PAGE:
Author: Allen Cone
Treating HPV-positive throat cancer with cetuximab and radiation had worse overall and progression-free survival results compared with the current method of treatment with radiation and cisplatin, the National Institutes of Health revealed Tuesday.
The trial, which was funded by the National Cancer Institute, was intended to test whether the combination would be less toxic than cisplatin but be just as effective for human papillomavirus-positive oropharyngeal cancer. The trial, which began in 2011, enrolled 849 patients at least 18 years old with the cancer to receive cetuximab or cisplatin with radiation. The trial is expected to finish in 2020.
Cetuximab, which is manufactured under the brand name Erbitux by Eli Lilly, and cisplatin, which as sold as Platinol by Pfizer, are used in chemotherapy.
The U.S. Food and Drug Administration had approved cetuximab with radiation for patients with head and neck cancer, including oropharyngeal cancer.
HPV, which is transmitted through intimate skin-to-skin contact, is the leading cause of oropharynx cancers, which are the throat at the back of the mouth, including the soft palate, the base of the tongue and the tonsils. Most people at risk are white, non-smoking males age 35 to 55 — including a 4-to-1 male ratio over females — according to The Oral Cancer Foundation.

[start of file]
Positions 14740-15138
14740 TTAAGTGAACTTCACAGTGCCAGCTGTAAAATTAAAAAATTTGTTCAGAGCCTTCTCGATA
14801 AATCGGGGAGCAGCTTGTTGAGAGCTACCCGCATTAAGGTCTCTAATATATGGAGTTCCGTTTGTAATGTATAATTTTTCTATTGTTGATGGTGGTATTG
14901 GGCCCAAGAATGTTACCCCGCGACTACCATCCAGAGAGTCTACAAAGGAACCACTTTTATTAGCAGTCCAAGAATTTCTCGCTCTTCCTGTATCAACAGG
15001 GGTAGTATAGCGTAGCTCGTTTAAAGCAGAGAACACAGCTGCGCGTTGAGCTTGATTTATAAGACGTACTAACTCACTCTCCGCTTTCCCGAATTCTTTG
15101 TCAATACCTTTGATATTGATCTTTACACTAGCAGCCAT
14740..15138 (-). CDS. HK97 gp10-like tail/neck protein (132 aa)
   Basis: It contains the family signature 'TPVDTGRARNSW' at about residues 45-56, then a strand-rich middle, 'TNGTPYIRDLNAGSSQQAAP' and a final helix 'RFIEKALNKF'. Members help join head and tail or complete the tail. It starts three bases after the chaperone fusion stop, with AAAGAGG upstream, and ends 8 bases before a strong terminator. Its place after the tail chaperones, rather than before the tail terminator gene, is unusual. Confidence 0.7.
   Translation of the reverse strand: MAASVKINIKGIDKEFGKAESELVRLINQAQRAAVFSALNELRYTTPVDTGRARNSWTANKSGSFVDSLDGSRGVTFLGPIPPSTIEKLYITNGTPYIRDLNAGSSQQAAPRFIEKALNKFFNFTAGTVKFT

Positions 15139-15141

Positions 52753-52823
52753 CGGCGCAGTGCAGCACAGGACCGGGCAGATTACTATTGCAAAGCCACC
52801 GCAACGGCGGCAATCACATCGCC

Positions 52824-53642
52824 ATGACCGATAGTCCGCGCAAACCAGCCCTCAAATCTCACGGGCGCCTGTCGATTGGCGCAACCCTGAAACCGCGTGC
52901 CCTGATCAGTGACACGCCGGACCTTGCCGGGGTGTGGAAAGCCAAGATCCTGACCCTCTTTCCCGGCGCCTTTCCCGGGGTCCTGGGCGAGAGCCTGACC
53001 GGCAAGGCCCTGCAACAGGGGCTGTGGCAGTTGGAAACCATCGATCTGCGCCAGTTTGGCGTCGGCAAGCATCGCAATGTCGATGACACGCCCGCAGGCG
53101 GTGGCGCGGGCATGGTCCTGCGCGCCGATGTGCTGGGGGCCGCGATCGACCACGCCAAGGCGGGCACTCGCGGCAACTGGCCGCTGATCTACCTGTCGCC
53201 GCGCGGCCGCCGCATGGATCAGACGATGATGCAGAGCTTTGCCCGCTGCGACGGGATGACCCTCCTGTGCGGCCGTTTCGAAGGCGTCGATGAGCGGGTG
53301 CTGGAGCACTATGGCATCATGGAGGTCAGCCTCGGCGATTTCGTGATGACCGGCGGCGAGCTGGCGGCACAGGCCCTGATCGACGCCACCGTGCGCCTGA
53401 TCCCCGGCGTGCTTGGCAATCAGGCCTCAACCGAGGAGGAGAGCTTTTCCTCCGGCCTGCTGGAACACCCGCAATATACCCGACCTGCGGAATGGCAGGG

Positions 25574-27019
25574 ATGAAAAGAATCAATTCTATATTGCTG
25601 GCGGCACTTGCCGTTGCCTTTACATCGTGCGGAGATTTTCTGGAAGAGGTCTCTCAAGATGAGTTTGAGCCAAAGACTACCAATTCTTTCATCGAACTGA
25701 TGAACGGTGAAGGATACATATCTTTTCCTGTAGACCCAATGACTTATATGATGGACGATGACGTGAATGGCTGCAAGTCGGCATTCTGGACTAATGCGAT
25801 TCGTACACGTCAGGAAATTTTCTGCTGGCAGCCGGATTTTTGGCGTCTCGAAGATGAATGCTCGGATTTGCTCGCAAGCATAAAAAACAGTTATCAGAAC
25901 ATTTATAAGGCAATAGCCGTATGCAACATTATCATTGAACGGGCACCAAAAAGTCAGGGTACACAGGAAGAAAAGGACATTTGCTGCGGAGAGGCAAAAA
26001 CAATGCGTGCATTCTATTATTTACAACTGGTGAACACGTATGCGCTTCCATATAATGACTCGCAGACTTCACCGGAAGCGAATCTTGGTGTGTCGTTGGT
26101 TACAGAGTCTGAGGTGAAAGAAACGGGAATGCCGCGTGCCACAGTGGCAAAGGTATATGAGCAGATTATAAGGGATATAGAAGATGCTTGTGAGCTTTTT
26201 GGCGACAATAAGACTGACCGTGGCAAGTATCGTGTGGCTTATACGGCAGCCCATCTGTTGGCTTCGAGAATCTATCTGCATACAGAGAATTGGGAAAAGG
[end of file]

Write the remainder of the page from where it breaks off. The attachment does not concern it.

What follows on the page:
The NIH released the trial results after an interim analysis showed that cetuximab with radiation wasn’t as effective.
In a median follow-up of 4.5 years, the test combination was found to be “significantly inferior” to the cisplatin method.
“Clinical trials designed to test less toxic treatment strategies for patients without compromising clinical benefit are a very important area of interest for NCI and the cancer research community,” said Dr. Shakun Malik, of NCI’s Division of Cancer Treatment and Diagnosis.
Toxic side effects were different, with adverse events of renal toxicity, hearing loss and bone marrow suppression more common in patients in the cisplatin group and body rash more frequent in the cetuximab method.
For patients who cannot tolerate cisplatin, cetuximab with radiation is an accepted standard of care.
“The goal of this trial was to find an alternative to cisplatin that would be as effective at controlling the cancer, but with fewer side effects,” lead investigator Dr. Andy Trotti, of the Moffitt Cancer Center in Tampa, Fla., said in a press release. “We were surprised by the loss of tumor control with cetuximab.”